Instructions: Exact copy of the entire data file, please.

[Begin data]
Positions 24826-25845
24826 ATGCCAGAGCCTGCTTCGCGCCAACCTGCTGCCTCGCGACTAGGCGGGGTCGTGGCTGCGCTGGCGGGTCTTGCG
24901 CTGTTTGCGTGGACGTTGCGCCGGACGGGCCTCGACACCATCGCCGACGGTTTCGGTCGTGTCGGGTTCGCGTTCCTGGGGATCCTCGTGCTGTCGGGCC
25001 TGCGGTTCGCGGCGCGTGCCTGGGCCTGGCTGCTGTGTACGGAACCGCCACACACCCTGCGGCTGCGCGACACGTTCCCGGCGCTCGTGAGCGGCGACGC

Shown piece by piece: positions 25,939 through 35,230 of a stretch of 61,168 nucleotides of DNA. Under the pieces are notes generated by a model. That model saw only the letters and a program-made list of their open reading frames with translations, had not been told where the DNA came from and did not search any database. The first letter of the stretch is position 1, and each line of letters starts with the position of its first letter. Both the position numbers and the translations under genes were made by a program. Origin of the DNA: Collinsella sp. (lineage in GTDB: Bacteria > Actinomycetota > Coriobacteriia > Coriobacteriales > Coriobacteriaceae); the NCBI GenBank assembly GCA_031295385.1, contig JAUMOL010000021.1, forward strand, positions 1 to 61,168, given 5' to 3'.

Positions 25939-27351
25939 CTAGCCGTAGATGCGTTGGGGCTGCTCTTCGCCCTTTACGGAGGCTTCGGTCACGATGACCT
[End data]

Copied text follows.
Positions 24826-25845
24826 ATGCCAGAGCCTGCTTCGCGCCAACCTGCTGCCTCGCGACTAGGCGGGGTCGTGGCTGCGCTGGCGGGTCTTGCG
24901 CTGTTTGCGTGGACGTTGCGCCGGACGGGCCTCGACACCATCGCCGACGGTTTCGGTCGTGTCGGGTTCGCGTTCCTGGGGATCCTCGTGCTGTCGGGCC
25001 TGCGGTTCGCGGCGCGTGCCTGGGCCTGGCTGCTGTGTACGGAACCGCCACACACCCTGCGGCTGCGCGACACGTTCCCGGCGCTCGTGAGCGGCGACGC

Shown piece by piece: positions 25,939 through 35,230 of a stretch of 61,168 nucleotides of DNA. Under the pieces are notes generated by a model. That model saw only the letters and a program-made list of their open reading frames with translations, had not been told where the DNA came from and did not search any database. The first letter of the stretch is position 1, and each line of letters starts with the position of its first letter. Both the position numbers and the translations under genes were made by a program. Origin of the DNA: Collinsella sp. (lineage in GTDB: Bacteria > Actinomycetota > Coriobacteriia > Coriobacteriales > Coriobacteriaceae); the NCBI GenBank assembly GCA_031295385.1, contig JAUMOL010000021.1, forward strand, positions 1 to 61,168, given 5' to 3'.

Positions 25939-27351
25939 CTAGCCGTAGATGCGTTGGGGCTGCTCTTCGCCCTTTACGGAGGCTTCGGTCACGATGACCT